John Hood's Syndicated Weekly Column
RALEIGH – Back in the mid-1990s, when North Carolina first began to offer large incentive packages in an attempt to land economic-development deals, I wrote that such targeted incentives had never really been about creating jobs. They were about creating job announcements.
The distinction is important, and the passage of time has only made it more obvious.
Within a dynamic market economy, employers create jobs all the time. They create jobs during booms. They create jobs during busts, though fewer ones. But employers also eliminate jobs, more during busts but also during booms. For the economy as a whole, the key statistic is the net — how many jobs are created minus the number of jobs destroyed.
Giving out special tax breaks, cash payments, or other subsidies to particular firms can certainly be associated with job announcements. Actually, I’ll put it more strongly than that. One of the main reasons politicians offer incentives in the first place is so they can credit for the new jobs being announced, even though in many cases the companies would have made the same location or expansion decision without the incentives.
But to say that incentives work because they lead to job announcements is to miss the boat entirely. Giving subsidies to some politically favored companies inevitably means increasing costs to other companies, typically smaller ones less capable of presenting a credible threat to leave if they aren’t subsidized.
One reason why this happens is that incentives shift the tax burden for local services. The location or expansion of a major employer in a community has a range of effects on the demand for public services. If newcomers to the community take the jobs offered at the new subsidized firm, there will be an increase in traffic, school enrollment, and other demand. If existing residents take the jobs, then they’ll usually be leaving the employ of firms without incentives, firms responsible for a higher proportion of local taxes paid to finance those services.
Either way, you create a growing gap between service costs and net tax collections. Existing firms and households have to make up the difference, in ways that can often lead to lower employment. That’s why the net effect on job creation is not at all the same as the immediate effect on job announcements.
Another reason why job announcements at the front end of incentive deals don’t necessarily result in net job creation is more mundane: much of the time, the job announcements are simply wrong. The announced jobs never materialize. It’s not usually the case that politicians and employers lie about the anticipated effects of an incentive deal. It’s just not possible to predict with precision or confidence the performance of particular companies and their employment needs three, five, or 10 years out. When economic-development officials and politicians claim to have proven that an incentive deal will make money for taxpayers over such time frames, they are being quite silly. Such predictive powers are beyond their capabilities. They are beyond any human being’s capabilities.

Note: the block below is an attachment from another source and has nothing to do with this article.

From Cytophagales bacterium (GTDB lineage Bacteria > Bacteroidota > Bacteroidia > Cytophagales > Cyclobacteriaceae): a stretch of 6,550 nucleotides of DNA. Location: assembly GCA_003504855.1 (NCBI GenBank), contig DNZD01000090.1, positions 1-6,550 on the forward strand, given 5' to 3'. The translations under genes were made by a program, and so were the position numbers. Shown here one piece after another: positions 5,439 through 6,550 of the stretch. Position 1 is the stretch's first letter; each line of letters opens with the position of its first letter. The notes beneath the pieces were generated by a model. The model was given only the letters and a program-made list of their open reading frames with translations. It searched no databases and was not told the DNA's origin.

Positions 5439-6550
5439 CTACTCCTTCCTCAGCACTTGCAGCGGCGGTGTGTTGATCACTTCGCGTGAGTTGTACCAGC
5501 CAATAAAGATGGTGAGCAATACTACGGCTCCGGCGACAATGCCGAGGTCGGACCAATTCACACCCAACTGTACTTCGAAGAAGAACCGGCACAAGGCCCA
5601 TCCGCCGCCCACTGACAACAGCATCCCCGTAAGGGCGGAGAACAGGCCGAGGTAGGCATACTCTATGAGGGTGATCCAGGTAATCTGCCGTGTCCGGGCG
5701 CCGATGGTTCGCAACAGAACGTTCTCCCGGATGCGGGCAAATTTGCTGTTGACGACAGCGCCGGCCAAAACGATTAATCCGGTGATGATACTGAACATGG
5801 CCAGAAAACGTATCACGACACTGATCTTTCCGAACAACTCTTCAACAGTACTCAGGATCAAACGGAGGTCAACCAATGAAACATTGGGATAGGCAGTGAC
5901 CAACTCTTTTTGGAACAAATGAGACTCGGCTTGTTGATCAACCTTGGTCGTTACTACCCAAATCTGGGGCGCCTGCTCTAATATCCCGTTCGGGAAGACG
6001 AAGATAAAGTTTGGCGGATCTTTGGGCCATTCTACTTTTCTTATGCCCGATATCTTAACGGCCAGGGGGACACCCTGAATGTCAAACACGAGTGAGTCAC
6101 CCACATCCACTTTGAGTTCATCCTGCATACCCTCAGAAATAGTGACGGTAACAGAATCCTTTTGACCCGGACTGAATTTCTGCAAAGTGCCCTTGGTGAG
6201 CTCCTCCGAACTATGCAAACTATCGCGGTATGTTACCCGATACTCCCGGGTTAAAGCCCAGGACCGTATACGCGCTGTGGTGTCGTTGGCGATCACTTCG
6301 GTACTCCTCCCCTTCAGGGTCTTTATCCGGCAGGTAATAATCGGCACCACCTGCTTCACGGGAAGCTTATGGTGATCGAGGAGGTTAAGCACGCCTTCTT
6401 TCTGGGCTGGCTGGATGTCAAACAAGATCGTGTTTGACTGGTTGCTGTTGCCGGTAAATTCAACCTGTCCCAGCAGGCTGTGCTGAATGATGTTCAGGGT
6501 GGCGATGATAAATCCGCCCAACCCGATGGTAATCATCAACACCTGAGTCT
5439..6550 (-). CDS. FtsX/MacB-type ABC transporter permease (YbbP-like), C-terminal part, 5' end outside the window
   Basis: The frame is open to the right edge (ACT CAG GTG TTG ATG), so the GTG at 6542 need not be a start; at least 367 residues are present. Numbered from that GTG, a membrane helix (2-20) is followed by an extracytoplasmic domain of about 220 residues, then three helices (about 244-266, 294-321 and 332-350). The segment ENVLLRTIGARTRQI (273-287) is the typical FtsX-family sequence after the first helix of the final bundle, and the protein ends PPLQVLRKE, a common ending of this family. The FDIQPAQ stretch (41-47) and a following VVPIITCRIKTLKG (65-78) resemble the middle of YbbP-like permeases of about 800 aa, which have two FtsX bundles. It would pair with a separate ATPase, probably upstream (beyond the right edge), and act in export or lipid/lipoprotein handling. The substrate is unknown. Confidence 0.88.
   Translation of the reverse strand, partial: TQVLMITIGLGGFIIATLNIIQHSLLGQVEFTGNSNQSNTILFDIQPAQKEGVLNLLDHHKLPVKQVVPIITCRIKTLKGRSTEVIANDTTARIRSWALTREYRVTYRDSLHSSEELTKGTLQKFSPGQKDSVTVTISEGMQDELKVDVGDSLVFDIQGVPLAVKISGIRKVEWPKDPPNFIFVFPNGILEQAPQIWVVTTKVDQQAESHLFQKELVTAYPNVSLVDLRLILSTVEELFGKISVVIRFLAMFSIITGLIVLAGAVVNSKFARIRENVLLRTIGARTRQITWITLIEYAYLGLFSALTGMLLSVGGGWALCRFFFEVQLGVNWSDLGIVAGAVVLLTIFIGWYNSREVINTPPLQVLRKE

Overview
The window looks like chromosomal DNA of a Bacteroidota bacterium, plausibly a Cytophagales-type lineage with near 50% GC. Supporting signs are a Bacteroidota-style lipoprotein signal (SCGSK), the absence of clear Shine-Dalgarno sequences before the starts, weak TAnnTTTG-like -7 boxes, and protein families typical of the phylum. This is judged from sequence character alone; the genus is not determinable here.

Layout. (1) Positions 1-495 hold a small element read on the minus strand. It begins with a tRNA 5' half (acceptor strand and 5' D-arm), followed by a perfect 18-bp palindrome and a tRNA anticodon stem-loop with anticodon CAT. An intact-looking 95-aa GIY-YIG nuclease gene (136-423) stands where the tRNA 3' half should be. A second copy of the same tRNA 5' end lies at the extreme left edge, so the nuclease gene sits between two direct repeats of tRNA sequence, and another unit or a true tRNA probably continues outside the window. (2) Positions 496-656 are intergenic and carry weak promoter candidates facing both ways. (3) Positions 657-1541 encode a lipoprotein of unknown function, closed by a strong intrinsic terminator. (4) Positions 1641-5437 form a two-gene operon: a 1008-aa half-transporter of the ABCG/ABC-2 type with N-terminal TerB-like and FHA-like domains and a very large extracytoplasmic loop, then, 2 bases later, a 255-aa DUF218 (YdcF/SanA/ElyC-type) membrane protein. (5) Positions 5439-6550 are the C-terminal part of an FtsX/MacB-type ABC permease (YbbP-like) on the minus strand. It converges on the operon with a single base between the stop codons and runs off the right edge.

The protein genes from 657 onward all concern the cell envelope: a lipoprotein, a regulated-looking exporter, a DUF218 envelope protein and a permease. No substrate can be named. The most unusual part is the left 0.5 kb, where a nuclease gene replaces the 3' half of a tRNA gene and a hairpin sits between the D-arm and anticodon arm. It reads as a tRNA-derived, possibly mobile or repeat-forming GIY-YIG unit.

What’s more, those who negotiate incentive deals are rarely held accountable for job announcements that don’t pan out. Few even bother to check the numbers. The Winston-Salem Journal’s Richard Craver just did a spectacular job of demonstrating how valuable such diligence can be, however. In a recent piece, he examined 70 local incentives packages awarded since 1990 and found that more than 40 percent of the pledged jobs either were never created or no longer exist.
The bottom line is that over the past decade and a half North Carolina has become known as an easy mark for companies seeking incentives. That’s the main reason our state shows up highly in “business climate” surveys conducted among economic recruiters. They know they’ll get a big package here.
At the same time, though, North Carolina has usually lagged the regional and national averages in actual job creation, and currently has one of the weakest state economies in the nation. It’s another example of our debilitating Blarney Tradition – big talk with little to show for it.
Hood is president of the John Locke Foundation and publisher of CarolinaJournal.com.